It is not necessary to list the last name of every author in the narrative. Use the following rules.
If you cite multiple pieces of research to support a single statement, put the citations in chronological order and separate them with semi-colons (Smith 2005; Jones and Smith 2006; Baker et al. 2007).
Citations can be provided either by treating the author(s) as the subject of the sentence or by treating the scientific information as the subject.
However, it is almost always preferable to make the scientific information the subject.
2005; Chessman, 2008), whereas Chelodina longicollis is reported to eat a diverse and opportunistic diet (Parmenter, 2010; Chessman, 2007).”
Citation format for the Literature Cited Section:
All citations used in the narrative must be in the Literature Cited section AND every referenced item should be used in the body text. DO NOT reference sources that are not cited in the body text.
In your Literature Cited section, list your references in alphabetical order by the last name of first author using the format below. In the Literature Cited section, always list the names and initials of ALL the authors on the paper, unless there are a very large number of authors (more than 10), in which case et al. is acceptable.
Note that a reference list is typically formatted using hanging indents to make the first author’s name easier to see.
Use this format to cite all articles published in scientific papers. Even journal articles that you find online should be cited as a printed journal article.
Note – the name of the journal is NOT the same as the database where you find a journal article!
Last name(s) and initials of author(s). Year of publication. Name of article. Name of journal. Volume(Issue): pages.
Andersson, S. 2012. Does inbreeding promote evolutionary reduction of flower size?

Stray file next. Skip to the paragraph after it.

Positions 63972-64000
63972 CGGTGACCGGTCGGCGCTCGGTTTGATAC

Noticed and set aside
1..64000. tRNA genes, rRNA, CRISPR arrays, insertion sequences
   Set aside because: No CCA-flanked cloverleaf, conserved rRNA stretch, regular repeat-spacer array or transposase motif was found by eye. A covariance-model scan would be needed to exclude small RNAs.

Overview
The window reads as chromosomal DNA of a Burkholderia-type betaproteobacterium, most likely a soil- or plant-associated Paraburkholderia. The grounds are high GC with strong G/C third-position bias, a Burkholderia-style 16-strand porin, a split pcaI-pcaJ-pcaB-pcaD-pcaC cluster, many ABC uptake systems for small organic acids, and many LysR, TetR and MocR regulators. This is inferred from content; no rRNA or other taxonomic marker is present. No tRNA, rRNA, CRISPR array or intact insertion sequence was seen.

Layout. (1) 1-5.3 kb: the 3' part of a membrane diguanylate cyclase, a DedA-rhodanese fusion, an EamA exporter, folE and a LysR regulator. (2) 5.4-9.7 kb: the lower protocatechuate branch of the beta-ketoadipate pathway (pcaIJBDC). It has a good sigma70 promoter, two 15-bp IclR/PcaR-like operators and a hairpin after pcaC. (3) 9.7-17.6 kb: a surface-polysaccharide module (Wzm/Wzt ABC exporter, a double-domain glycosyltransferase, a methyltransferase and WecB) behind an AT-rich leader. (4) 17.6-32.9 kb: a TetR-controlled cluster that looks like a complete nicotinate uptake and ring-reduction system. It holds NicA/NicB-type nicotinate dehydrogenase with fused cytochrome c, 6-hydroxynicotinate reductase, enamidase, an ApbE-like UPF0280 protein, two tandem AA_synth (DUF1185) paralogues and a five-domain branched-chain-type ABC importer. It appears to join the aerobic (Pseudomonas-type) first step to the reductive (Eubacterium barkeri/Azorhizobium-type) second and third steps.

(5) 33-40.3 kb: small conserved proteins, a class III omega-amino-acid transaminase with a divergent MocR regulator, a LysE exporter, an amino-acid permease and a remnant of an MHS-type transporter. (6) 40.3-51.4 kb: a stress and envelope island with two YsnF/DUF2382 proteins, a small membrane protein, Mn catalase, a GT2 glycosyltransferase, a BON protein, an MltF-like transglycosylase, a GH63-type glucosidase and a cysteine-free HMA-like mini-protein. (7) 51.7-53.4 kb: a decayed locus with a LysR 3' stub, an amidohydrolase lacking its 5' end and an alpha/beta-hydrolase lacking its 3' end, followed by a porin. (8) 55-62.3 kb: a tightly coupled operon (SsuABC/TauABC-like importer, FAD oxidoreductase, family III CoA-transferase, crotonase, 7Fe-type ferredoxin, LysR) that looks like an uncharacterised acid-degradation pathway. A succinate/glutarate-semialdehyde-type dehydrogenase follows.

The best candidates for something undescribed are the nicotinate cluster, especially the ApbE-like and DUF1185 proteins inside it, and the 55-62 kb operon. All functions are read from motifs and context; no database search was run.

Experimental evidence from Crepis tectorum (Asteraceae). American Journal of Botany 99:
Arntz, A.M., and L.F. Delph. 2001. Pattern and process: evidence for the evolution of photosynthetic
traits in natural populations. Oecologia 127(4): 455-467.
Use this format to cite books. As with journal articles, even books that you find online as a digital book should be cited as a printed source.
Last name(s) and initials of author(s). Year of publication. Title (with edition number if appropriate).
Publisher, City, State or Country.
Stebbins, G.L. 1974. Flowering Plants: Evolution above the Species Level. Harvard University
Press, Cambridge, MA.
Book chapter in an edited volume
Use this format to cite book chapters; this includes entries in encyclopedia-style books as well as more traditional books.
Last name(s) and initials of chapter author(s). Year of publication. Chapter title. Page numbers in Book editor(s) and initial(s) (Eds.) Book title. Publisher, City, State or Country.
Eckert, C. G., K. E. Samis, and S. Dart. 2006. Reproductive assurance and the evolution of uniparental
reproduction in flowering plants. Pp. 183-203 in L. D. Harder, and S. C. Barrett (Eds.) Ecology and
evolution of flowers. Oxford University Press, Oxford, UK.
Web site sources should be used sparingly and with great caution. Make sure any web-based sources are exceptionally reliable before using them!
Last name(s) and initials of author(s). Year of latest online update. Title. URL Accessed date.
Becklehimer, J. 1994. How do you cite URLs in a bibliography?
http://www.nr/ssc.navy.mil/meta/bibliography.html. Accessed February 6, 2015.
Important note: web sites without an author or a date of publication are normally not suitable for use in any kind of science report or paper. However, if you do need to cite such articles, use n.a. for “no author” and “n.d.” for no date. If there is no author, cite the title of the article first, as follows
Baker, C.D. (n.d.) Web sites without authors or publication dates are not to be trusted. URL. Accessed October 30, 2015.
Web sites without authors or publication dates are not to be trusted.